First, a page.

VSE Prof. Kevin Milligan acted as a consultant on the design of the Canada Child Benefit.
A point of pride for the Liberal Party of Canada has been its Canada Child Benefit, which provides monthly tax free payments to eligible families raising children, up to an annual maximum of $6400 per child under six and $5400 per child aged six to 17.
According to Statistics Canada data, the country’s child poverty rate dropped by one third between 2015 to 2017. Stats Can credits the drop due in part to the CCB’s implementation in 2016.
One of the people behind the benefit is Vancouver School Economics Professor Kevin Milligan, who acted as a consultant on its design. His research focuses on public and labour economic issues, particularly those that affect children and the elderly.
For Milligan, getting involved was an opportunity to use his expertise to help shape important policy. He talks about his involvement in this extended Q&A.
How did you come to work on the CCB?
I started consulting in 2014 with the Liberal Party who were developing the benefit to replace some tax credits and a universal child care benefit. As an economic researcher, I contributed to the costing, the design aspects, and gave recommendations on the overall structure. It was the most hands-on work I’ve done and the one policy file I’ve had the most influence on.
Why was the Canada Child Benefit a good idea?
It replaced four tax measures of various kinds. I believe there are three main advantages to it. First, it’s a simpler package. Families receive a direct deposit every month, and that method seems more transparent to the recipients. Second, the transparency allowed us to see more directly who was receiving what and that allowed the government to make some choices about targeting by family income. The third advantage of interest to economists is the improved phase out rate. The phase out is like an extra tax rate you pay as you earn more money. As you work more, you lose your benefits, so it’s like walking through quick sand. The new benefit has lower phase out rates than the old benefits.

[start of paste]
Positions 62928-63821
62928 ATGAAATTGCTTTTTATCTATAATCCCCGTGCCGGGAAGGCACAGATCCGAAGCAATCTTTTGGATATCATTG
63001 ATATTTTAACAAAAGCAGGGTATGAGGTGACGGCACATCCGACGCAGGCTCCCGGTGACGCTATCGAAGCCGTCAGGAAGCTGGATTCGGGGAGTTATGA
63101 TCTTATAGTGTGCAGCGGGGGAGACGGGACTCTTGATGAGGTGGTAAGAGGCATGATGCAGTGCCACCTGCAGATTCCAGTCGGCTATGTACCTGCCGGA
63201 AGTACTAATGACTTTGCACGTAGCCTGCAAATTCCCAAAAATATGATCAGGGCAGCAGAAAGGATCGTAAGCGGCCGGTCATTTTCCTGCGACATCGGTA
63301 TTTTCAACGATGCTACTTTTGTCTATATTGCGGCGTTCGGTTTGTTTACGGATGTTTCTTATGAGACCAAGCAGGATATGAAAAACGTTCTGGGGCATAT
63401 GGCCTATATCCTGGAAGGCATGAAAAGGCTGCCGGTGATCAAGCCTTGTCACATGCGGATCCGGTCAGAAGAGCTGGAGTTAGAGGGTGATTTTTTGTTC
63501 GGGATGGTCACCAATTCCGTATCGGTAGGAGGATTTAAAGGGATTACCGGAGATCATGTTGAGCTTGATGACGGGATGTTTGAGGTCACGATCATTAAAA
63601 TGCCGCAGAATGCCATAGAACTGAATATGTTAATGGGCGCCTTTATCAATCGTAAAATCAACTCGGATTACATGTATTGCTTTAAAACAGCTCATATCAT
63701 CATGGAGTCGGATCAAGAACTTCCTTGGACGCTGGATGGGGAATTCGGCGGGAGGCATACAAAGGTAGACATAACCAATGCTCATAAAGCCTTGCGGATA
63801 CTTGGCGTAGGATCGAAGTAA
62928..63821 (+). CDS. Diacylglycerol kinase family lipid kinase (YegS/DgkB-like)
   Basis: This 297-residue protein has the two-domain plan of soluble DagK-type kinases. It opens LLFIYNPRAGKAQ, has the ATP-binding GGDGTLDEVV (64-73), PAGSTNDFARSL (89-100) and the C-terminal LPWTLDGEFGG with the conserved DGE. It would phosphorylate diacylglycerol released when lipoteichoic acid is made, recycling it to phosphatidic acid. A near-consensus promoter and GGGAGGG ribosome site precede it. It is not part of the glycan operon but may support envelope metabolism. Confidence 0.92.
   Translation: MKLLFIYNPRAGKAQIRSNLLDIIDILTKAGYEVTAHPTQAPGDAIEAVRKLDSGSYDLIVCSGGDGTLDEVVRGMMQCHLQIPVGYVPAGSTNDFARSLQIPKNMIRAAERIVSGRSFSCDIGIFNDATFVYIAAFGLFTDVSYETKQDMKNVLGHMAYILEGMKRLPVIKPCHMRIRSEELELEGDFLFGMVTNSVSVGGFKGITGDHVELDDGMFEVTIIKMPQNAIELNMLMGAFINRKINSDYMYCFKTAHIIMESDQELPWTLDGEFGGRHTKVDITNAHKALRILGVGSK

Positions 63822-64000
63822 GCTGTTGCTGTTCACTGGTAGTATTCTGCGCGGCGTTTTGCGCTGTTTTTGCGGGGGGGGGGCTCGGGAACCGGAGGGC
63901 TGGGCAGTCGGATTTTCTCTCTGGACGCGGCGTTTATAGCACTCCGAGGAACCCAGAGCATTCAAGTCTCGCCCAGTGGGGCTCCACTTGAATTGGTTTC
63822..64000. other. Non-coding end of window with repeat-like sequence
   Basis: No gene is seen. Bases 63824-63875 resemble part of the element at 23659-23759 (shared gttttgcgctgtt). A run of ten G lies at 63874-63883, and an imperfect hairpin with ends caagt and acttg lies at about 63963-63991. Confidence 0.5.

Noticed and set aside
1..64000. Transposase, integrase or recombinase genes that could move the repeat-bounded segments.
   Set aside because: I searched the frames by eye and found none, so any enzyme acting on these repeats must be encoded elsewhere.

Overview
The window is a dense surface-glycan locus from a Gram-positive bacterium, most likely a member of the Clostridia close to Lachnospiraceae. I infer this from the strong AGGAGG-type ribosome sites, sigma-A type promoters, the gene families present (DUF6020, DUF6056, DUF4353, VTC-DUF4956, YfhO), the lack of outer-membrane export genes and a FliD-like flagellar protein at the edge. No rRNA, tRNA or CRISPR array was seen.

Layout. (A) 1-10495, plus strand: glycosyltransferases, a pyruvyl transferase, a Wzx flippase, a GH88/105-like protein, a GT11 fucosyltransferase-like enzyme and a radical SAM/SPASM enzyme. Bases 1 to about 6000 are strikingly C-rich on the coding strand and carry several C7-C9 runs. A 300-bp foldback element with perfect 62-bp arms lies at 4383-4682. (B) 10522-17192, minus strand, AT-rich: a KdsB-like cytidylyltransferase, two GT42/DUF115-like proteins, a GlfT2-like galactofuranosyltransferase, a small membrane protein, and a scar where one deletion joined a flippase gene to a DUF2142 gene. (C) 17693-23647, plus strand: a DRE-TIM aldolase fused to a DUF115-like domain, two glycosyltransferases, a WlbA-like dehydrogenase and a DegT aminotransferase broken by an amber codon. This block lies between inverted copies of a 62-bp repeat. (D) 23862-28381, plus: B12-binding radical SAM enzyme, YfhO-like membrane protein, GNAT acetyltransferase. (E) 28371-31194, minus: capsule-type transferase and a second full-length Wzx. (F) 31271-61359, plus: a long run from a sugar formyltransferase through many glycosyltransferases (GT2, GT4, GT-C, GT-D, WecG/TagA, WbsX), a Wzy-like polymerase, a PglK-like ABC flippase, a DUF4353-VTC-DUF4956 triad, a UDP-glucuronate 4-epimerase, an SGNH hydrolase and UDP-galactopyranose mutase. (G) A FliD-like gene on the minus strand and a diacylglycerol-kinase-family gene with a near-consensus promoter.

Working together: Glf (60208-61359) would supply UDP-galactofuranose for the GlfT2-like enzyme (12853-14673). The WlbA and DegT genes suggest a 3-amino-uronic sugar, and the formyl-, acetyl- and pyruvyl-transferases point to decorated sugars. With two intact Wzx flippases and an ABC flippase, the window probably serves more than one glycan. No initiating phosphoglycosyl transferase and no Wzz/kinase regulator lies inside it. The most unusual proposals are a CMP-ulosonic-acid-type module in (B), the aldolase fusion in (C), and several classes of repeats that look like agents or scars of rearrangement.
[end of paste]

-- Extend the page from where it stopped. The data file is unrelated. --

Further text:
How much credit should we give the CCB for dropping the child poverty rate?
It’s the right question to ask and the right analysis to do. The answer is likely that the CCB deserves most of the credit. But, if the economy is doing well anyway, that could have put some families over the poverty line absent the CCB changes that were made. That said, the CCB is one per cent of GDP and that also boosted the purchasing power of families with kids. The Bank of Canada Governor has commented the benefit is large enough to be considered a macroeconomic event.
What does the benefit help pay for?
From research I’ve done on previous expansions to child benefits, we know families typically spend it on necessities, like food and rent, and educational investments, like computers or other digital devices. Some parents might use the money for their child to be able to afford to go on school trips, or have new clothes like their classmates. The evidence does suggest the money is spent for the most part on what we consider to be child-centered things that improve quality of life.
I think public policy works best when it’s evidence-based and is informed in part by people who spend their lives studying the issue at hand. – VSE Prof. Kevin Milligan
The StatsCan data shows that roughly 825,000 Canadians, including almost 300,000 children, were lifted out of poverty between 2015 and 2017. How life-changing is it really for a family to go from living below the poverty line to being just over it?
That’s the challenges of poverty measurement in that it’s a head count, and sometimes that can miss that it may only be a marginal change in the quality of life. However, we know that the size of the increase for some families is relatively bigger than what they were receiving before. The biggest increase is for families with an income of $30,000. It’s $250 more a month for a family with two kids, and that’s a substantial boost.
What is the future of the CCB, and should its design influence other policies going forward?
I think it’s steady as we go. I think there is room to learn from the benefit in terms of developing seniors’ policy. From doing this work on the CCB, it’s my belief that there is a gain to be made by simplifying benefits as much as possible. I think public policy works best when it’s evidence-based and is informed in part by people who spend their lives studying the issue at hand.